Casa Poporului: the story of the world’s heaviest building
„Casa Poporului”, rougly translated as „The People’s House” is the home of the Romanian Parliament, and perhaps the best known tourist attraction of Bucharest, our capital city. Though the people who built it are slowly fading from memory, the massive structure serves a reminder for what was accomplished through the sacrifaces of an entire nation during the communist regime of Nicolae Ceausescu.
Let’s look at the numbers first:
- Heavyweight champion with 1 milion cubic meters of marble, 700.000 tons of steel and bronze and 3.500 tones of crystal.
- Number 3 in the world by volume (2.55 million cubic meters)
- In the Top 10 largest buildings by usable area, with „only” 350.000 square meters, owing to the fact that, despite it’s size, it only have 12 above ground storeys, 4 completed underground levels, and a further 4 in various stages of completion.
- Exceeds the volume of Egypt’s Keops pyramid by 2%.
The place is also in the top 3 of the most impressive buildings in the world with hideous descriptions, but it is definitely deserving the label of being one of the 10 wonders of Bucharest.
The original name of the Palace of Parliament was the “House of the Republic” and was changed after the Romanian Revolution into “The People’s House” and eventually into the Palace of Parliament after it became the HQ of the Chamber of Deputies and the Senate.
When the construction finally stopped in December 1989, over 20.000 workers were present of site. The construction took place under the approval of the architec Anca Petrescu, who stated in an interview:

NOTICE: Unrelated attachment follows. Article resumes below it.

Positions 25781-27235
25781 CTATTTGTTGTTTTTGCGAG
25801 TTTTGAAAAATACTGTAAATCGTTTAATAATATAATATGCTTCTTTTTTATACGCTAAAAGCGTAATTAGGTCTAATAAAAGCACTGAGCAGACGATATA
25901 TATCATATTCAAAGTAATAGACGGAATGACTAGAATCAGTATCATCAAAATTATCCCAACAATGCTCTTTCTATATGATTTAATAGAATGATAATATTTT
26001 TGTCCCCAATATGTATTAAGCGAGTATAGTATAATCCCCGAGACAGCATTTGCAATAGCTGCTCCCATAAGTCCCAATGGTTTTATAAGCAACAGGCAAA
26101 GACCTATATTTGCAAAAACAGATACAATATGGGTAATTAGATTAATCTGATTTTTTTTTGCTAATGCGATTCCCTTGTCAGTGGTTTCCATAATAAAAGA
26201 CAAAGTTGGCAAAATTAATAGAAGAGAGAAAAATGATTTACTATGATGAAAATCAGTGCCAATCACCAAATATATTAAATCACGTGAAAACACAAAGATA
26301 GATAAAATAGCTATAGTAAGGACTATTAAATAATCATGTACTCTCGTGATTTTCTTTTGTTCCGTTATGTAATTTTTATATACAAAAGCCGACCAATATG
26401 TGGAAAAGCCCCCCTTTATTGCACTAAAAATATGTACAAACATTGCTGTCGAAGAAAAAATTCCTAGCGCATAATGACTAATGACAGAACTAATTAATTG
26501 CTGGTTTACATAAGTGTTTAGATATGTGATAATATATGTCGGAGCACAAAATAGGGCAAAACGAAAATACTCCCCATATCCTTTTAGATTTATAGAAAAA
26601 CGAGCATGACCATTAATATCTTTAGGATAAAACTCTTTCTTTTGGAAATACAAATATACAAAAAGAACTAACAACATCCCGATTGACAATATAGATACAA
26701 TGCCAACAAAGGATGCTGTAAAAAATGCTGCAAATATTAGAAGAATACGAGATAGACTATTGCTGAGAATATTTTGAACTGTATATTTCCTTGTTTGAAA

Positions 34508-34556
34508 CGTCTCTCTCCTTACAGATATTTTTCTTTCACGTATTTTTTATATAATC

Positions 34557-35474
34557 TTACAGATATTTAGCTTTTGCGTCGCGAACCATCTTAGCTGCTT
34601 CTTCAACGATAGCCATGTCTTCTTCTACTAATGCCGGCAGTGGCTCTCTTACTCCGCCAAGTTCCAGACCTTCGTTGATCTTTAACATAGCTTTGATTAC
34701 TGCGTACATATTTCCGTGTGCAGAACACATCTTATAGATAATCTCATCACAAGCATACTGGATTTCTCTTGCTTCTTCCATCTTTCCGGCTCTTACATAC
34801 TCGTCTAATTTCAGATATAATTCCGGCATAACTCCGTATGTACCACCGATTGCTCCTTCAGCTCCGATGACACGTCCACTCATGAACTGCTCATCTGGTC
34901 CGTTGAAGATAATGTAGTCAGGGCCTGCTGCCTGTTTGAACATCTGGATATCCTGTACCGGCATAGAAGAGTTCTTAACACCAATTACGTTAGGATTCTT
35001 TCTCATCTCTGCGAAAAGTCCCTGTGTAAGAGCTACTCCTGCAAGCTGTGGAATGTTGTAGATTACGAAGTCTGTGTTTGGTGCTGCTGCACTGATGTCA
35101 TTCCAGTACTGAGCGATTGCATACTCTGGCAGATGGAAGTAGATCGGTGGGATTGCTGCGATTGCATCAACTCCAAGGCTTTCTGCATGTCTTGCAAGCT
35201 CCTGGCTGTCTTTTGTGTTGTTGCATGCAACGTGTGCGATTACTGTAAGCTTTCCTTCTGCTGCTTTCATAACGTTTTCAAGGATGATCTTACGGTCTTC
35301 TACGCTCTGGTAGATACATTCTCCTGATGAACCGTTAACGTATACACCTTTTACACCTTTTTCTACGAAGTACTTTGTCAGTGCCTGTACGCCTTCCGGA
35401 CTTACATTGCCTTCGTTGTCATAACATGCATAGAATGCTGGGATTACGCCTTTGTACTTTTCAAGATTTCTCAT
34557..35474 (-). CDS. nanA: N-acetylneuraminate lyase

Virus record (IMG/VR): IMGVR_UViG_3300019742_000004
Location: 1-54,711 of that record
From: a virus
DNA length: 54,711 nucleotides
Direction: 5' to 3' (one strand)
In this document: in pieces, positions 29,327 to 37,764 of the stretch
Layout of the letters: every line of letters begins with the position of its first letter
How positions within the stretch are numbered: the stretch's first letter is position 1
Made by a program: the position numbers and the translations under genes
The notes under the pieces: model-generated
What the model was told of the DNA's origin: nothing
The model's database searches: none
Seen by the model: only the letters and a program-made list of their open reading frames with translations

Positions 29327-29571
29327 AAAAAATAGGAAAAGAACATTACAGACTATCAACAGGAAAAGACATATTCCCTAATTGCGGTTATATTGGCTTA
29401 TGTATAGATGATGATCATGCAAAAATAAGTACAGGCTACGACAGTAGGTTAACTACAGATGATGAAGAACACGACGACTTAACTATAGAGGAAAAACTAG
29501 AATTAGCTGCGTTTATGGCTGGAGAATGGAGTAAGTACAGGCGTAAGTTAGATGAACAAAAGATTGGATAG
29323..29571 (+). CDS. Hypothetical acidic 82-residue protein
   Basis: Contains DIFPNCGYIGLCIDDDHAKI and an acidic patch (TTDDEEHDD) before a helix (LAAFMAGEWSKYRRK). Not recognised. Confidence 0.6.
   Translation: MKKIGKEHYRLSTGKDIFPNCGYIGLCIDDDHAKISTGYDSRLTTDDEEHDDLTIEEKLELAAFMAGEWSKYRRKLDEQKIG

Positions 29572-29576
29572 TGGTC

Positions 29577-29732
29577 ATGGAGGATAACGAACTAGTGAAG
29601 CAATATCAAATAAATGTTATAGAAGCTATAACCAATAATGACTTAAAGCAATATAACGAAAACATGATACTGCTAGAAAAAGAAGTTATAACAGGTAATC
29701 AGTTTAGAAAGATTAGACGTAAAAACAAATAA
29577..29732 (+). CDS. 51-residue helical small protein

We did not have any free days. You were not even allowed to think that you might be able to leave the project. Each day, 20.000 people working. There was no time to breathe. Always, always, technical documents.
Over 7000 rooms were designed and build by Anca, who lead a team of over 700 architects, without the assistance of any electronic systems, and drawing everything by hand.
Both civilian and military elements took part in the construction, as the building was also meant to serve as a refuge for Communist Party leaders in the event of a nuclear war, a role which it supposedly continues to serve even today, and as such, many design elements are still classified. There were even plans of building a subway line beneath the building, to connect it to the Baneasa Airport.
An electricity wasting powerhouse
In an article by Andrei Pandele published in September 2008 issue of National Geographic, the author stated that the central heating and lighting costs amount to over 6 million dollars per year, which puts it on part with the cost to hear and power a small city. This is owed in part to over 700 light bulbs powering the massive chandeliers found though most of the rooms, and the 18 oversized elevators which consume over 50kw/h, twice the amount of a regular elevator. No expense was spared with the door knobs either, which are valued at over 1000 euros each.
The construction was placed on what was then called „Dealul Spirii”, a hill in the center of the city, which exhibited 19 Orthodox Churches, 6 Jewish Synagogues and 3 Protestant Churches, in addition to over 30.000 residences, many of these buildings being historical monuments part of the „Old City”, now forever lost, and remembered only in the few pictures that survive until this day:
Cheapest restaurant in Bucharest
One of the cheapest restaurants in Bucharest is housed in the building, where a bowl of soup costs as little ast 3,15 Lei, less than 1 euro. The National Museum of Conteporary Art is also part of the Palace, it’s terrance offering one of the best views in Bucharest.
Though the sacrifices endured by our forebears were many, the building stands testament to what can be accomplished by our country, andis a great source of pride, especially for the newer generations. Travelers from across the globe have marvelled at the sheer scale and uncompromising opulence of the awe-inspiring structure, as it is, quite frankly, impossible to miss when visiting this part of the world.
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